Singapore-MIT Alliance for Research & Technology
NSF funds center to investigate the creation of biological machines
February 23, 2010
With $ 25 M grant, NSF funds center to investigate the creation of biological machines.
Headquartered at MIT, the new initiative aims to dramatically advance research in complex biological systems and engage underrepresented minority groups.
The National Science Foundation has awarded $25 million to establish the Emergent Behaviors of Integrated Cellular Systems Center (EBICS) at the Massachusetts Institute of Technology, the University of Illinois at Urbana-Champaign, and the Georgia Institute of Technology. Part of the NSF’s Science and Technology Centers Integrative Partnerships program, the new center will have its headquarters at MIT, with strong partnerships with UIUC and Georgia Tech. The center’s objectives are to dramatically advance research in complex biological systems, create new educational programs based on this research and demonstrate leadership in its involvement of groups traditionally underrepresented in science and engineering.
The center’s research activities will take place at the three partner schools, as well as at a number of other minority-serving institutions. Collectively, they will help create the knowledge, tools and technologies to “create highly sophisticated, ‘programmed,’ multi-cell engineered biological systems or machines,” said Roger Kamm , MIT’s Germeshausen Professor of Mechanical and Biological Engineering and the center’s founding director.
To reach this goal, the center’s research program has three components of increasing complexity, plus an enabling technologies thrust, said Kamm. Working first to better understand the individual properties and mechanisms of individual cells and cell types, then the interactive, collective behaviors of cell clusters, EBICS researchers will then create simple cellular machines or factories that perform specific functions. “Ultimately, we envision being able to create biological modules — sensors, processors, actuators — that can be assembled in various ways to produce different capabilities,” Kamm said. “If successful, this will open up an entirely new field of research with wide-ranging implications, ranging from regenerative medicine to developmental biology.”
The educational effort of EBICS will consist of a two-track, integrated graduate program for engineers to learn biological science, and for biologists to learn engineering methods. Directed by K. Jimmy Hsia, professor of mechanical science and engineering and associate dean of the Graduate College at UIUC, the center will coordinate educational offerings and programming across a teaching consortium of eight U.S. universities and several international institutions. “EBICS offers the opportunity to create a truly innovative, transformative approach to interdisciplinary graduate and undergraduate education,” said Hsia. “The impact of such an approach is multiplied beyond the three primary institutions by the proposed teaching consortium. The center’s educational programs aim at producing the next generation of research and education leaders who are truly knowledgeable in both biology and engineering, and who will potentially shape how research and education are done in this new field.”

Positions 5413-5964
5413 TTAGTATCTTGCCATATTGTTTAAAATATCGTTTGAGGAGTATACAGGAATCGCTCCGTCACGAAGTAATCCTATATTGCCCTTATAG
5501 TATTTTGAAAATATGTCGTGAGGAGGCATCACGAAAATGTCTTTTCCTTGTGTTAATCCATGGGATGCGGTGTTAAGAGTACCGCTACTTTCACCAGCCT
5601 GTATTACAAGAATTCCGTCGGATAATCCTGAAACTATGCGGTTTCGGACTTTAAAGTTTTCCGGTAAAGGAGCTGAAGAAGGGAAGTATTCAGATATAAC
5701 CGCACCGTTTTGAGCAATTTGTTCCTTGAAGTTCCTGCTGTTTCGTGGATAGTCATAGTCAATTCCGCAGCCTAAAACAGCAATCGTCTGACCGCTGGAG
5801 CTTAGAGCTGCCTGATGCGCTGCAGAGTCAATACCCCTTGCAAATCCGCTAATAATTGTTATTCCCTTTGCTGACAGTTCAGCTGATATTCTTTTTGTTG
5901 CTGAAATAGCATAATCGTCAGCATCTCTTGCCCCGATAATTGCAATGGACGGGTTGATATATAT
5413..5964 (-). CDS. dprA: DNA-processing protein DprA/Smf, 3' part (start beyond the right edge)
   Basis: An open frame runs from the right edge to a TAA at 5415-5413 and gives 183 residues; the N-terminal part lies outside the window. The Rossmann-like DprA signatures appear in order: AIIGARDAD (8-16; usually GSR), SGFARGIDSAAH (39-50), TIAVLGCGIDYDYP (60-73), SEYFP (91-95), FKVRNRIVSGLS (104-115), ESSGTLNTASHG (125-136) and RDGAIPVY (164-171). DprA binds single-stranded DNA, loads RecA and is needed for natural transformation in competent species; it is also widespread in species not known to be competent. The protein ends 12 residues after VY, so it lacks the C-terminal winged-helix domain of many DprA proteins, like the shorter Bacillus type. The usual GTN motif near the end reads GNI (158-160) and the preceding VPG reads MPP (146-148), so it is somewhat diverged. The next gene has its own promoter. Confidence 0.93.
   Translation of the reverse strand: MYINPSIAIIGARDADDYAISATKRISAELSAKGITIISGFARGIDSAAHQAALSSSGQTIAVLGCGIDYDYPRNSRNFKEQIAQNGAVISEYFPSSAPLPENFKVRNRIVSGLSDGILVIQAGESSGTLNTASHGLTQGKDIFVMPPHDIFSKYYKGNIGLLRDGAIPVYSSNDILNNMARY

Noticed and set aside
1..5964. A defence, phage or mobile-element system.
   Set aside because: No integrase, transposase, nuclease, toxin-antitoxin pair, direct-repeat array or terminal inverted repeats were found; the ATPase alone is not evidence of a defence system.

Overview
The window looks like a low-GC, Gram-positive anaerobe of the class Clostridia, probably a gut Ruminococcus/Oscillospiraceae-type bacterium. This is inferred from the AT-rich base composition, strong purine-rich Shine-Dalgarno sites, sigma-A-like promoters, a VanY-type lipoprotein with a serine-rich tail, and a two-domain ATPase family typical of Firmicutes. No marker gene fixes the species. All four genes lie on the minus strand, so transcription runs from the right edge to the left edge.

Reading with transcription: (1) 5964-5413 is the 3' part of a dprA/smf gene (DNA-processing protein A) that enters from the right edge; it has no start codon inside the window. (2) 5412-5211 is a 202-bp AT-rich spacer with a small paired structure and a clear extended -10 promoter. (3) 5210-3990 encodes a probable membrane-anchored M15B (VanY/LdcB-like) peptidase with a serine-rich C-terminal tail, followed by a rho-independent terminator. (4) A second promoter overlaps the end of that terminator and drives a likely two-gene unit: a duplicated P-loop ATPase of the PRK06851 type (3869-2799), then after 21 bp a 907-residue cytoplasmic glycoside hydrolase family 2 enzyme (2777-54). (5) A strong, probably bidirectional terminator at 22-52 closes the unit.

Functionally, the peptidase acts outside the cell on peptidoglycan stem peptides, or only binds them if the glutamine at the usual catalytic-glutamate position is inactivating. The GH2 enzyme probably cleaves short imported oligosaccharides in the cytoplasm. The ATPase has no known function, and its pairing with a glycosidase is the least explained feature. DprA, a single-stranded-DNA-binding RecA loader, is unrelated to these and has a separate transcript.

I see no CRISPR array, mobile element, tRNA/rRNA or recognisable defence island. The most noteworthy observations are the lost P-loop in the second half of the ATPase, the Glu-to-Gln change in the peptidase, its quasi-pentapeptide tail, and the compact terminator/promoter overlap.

The center’s diversity objectives will overlay its research and educational efforts, and will be overseen by Robert M. Nerem, Parker H. Petit Distinguished Chair for Engineering in Medicine and Institute Professor at Georgia Tech. The center will engage faculty from minority-serving institutions on research projects, and work closely with existing outreach and recruitment programs at all partner institutions to ensure the broadest range of participation in all of its programs. “For the U.S. to be competitive globally in the 21st, century it must leverage the inherent strength of its diverse population,” said Nerem. “The more diverse a science and engineering team is, the more likely will the advances in the technology created be truly innovative.”
EBICS has a number of critical alliances that will enhance its activities. To attract a diverse community of researchers and educators, EBICS has formed strategic partnerships with several minority-serving institutions, including UC Merced, CUNY, and a consortium of Atlanta universities. The center will also draw on the Global Enterprise for MicroMechanics and Molecular Medicine (GEM4), an international collaboration founded in 2005 by Subra Suresh, dean of the School of Engineering and Vannevar Bush Professor of Engineering at MIT, and currently directed by Kamm. Educational activities will encompass an NSF-funded GEM4 Summer School series as well as a graduate teaching consortium that will bring in five additional U.S. universities and several international ones.
“This grant and this new center represent a remarkable investment in one of the most exciting growth areas at the intersections of modern engineering and biology,” said Suresh. “It also represents a profound commitment to ensuring that this knowledge is created and shared across a very wide community — and that it will endure. The students and researchers who participate in these programs will, I have no doubt, shape the future of biological science and engineering on a global scale.”
EBICS is one of five new NSF Science and Technology Center awards as a result of a recent, merit-based competition. “These new STCs will involve world-class teams of researchers and educators, integrate learning and discovery in innovative ways, tackle complex problems that require the long-term support afforded by this program, and lead to the development of new technologies with significant impact well into the future," said NSF Director Arden L. Bement.